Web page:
“Härzlech willkomme in Lozärn” and welcome to the World Culinary ABC event. We have enjoyed seeing bloggers hosting and participating in this event where food bloggers virtually travel around the globe in search of recipes to cook for the country or town they are hosting.
Today, the town I am featuring and hosting is Lucerne, in Switzerland.
According to Wikipedia, Lucerne is a city in central Switzerland, in the German-speaking portion of the country. Lucerne is the capital of the Canton of Lucerne and the capital of the district of the same name. With a population of about
80,501 (60.000 people, according to the official site of Lucerne), it is the most populous city in Central Switzerland, and a nexus of transportation, telecommunications, and government of this region. The city’s urban area consists of 17 cities and towns located in three different cantons with an overall population of about 250,000 people.
I had the pleasure to visit Switzerland in 2009 but we only got to visit Geneva. Unfortunately I don’t know much about Lucerne and google searching I found their official site. Since there was a live chat, I asked for permission to use text and pictures from their site and I would like to thank them for giving me permission to post the following information, together with the pictures.
What you can do in Lucerne:
Mountain- and lake experiences
Just as fascinating as the charming city of Lucerne is the surrounding area. The Lucerne-Lake Lucerne Region with its unique mountain and lake landscape offers countless options for excursions. Excursion to the Alps in the region is, in fact, an age-old tradition. Traces of this tradition can be tracked while taking a ride on Europe’s oldest mountain railway, as it winds its way up Mt. Rigi or on the world’s steepest cogwheel train to the top of Mt. Pilatus. Those seeking fun and games on a glacier have to take a ride on the first revolving aerial cable car – the Rotair – to the top of Mt. Titlis: at 3000 meters, it is the highest accessible peak in the Lucerne – Lake Lucerne. Since 2012 the world’s first CabriO® cable car (a double-deck aerial cable car) connects the middle station Kälti with the Stanserhorn. A boat ride on Lake Lucerne, which has the most extensive inland navigation system in Europe, is simply a must. The panorama boat, the five paddle steamers or the elegant catamaran are certain to render your stay extraordinary.
Touring, hiking, cycling, and mountain biking experiences
Explore the hiking trails of the Lucerne-Lake Lucerne Region. For Example the varied “Swiss Path” which makes a loop around the Urnersee or the new “Waldstätter–Trail” around Lake Lucerne: a lake scenery in the heart of Switzerland with historical and religious places. The Lucerne-Lake Lucerne Region offers pure nature and a wide network of hiking, cycling, and mountain biking routes. All routes are bookable including luggage transport. Or follow the new “Grand Tour of Switzerland” by car or by public transport and visit its highlights in the heart of Switzerland.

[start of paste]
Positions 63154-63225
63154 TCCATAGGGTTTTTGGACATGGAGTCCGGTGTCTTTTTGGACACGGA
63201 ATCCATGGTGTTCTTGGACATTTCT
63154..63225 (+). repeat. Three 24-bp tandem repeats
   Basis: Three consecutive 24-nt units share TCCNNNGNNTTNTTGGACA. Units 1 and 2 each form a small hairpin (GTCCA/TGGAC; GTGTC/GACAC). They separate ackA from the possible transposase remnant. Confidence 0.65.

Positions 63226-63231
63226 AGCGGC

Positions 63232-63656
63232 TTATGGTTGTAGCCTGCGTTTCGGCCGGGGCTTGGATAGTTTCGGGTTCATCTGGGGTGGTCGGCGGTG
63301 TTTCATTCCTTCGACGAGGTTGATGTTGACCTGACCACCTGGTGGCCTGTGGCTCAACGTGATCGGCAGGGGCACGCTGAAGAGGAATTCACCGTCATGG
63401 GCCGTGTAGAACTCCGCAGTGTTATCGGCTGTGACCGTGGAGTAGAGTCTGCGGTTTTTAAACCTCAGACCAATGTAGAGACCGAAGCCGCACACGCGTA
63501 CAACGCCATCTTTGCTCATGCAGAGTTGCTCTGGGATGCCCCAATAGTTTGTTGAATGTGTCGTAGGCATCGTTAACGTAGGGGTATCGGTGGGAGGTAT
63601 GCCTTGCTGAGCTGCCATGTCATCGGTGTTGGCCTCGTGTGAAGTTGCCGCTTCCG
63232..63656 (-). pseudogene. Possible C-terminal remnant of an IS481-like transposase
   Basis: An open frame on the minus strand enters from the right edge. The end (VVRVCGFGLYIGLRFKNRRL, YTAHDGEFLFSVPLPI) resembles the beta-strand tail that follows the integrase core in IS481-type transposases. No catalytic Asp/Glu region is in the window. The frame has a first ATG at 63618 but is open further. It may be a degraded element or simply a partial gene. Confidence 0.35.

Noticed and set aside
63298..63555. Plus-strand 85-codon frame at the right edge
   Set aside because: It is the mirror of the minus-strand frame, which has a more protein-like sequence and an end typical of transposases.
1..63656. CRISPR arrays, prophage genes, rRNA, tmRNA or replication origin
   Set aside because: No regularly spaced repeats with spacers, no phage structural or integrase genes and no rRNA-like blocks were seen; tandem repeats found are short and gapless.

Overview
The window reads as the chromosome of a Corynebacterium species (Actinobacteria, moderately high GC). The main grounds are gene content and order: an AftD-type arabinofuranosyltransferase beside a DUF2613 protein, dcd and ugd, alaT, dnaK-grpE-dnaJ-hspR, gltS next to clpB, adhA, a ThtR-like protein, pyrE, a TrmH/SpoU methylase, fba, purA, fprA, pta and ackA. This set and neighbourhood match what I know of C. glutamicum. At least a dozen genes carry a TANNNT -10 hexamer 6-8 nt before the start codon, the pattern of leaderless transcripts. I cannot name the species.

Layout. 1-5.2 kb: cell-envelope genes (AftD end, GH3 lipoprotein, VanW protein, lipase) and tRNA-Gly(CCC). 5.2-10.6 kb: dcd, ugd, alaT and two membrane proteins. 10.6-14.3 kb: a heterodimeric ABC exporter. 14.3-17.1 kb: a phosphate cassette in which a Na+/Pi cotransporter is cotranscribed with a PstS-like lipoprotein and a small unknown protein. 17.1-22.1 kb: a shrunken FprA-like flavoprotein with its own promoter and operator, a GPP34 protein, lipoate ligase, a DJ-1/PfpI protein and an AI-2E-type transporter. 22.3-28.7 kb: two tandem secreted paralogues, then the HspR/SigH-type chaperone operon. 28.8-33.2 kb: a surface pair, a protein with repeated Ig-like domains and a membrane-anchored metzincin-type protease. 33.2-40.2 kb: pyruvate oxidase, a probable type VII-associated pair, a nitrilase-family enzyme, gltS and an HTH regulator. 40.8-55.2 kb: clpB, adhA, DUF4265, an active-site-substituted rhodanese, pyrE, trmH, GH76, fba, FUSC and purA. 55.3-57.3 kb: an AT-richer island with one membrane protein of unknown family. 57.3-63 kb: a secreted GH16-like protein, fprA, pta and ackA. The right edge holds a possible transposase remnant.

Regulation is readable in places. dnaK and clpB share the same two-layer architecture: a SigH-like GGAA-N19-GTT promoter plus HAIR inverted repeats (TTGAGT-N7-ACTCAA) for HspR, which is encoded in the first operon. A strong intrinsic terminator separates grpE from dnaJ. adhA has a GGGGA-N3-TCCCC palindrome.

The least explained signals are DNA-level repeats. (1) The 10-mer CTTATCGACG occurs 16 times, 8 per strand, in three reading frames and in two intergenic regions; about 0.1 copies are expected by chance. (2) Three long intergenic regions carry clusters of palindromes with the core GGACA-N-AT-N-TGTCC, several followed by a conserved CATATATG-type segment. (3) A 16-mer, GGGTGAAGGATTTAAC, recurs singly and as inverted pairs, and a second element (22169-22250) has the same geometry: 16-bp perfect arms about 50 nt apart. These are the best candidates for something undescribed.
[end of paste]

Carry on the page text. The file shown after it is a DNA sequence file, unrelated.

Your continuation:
Wellness at the “Lucerne Riviera”
The picturesque lakeside villages of Weggis and Vitznau are located on the shores of Lake Lucerne and the sunny southern flank of Mt. Rigi. This beautiful resort region has established itself as one of the best addresses for spa and wellness. With its official label as a “Wellness Destination”, Weggis Vitznau Rigi – The Oasis of Wellbeing guarantees a professional health and wellness range in the fields of relaxation, exercise and nutrition and a highly capable, personal service. Six leading wellness hotels, first-class cuisine, the Rigi-Kaltbad Mineral Baths & Spa, and the ideal location by Lake Lucerne and at the bottom of the famous excursion mountain Rigi, offer everything for the recovery of body and mind. Revitalise yourself in the middle of the beautiful mountain and lake scenery and immerse yourself in the mild, Mediterranean feel-good climate of our wellness region. At the same time you can take advantage of the closeness to the city of Lucerne with its world-famous sights and large range of cultural activities. It is therefore not surprising, that the region is often referred to as the “Lucerne Riviera” and of which even Goethe, Queen Victoria, Mark Twain became enthusiastic.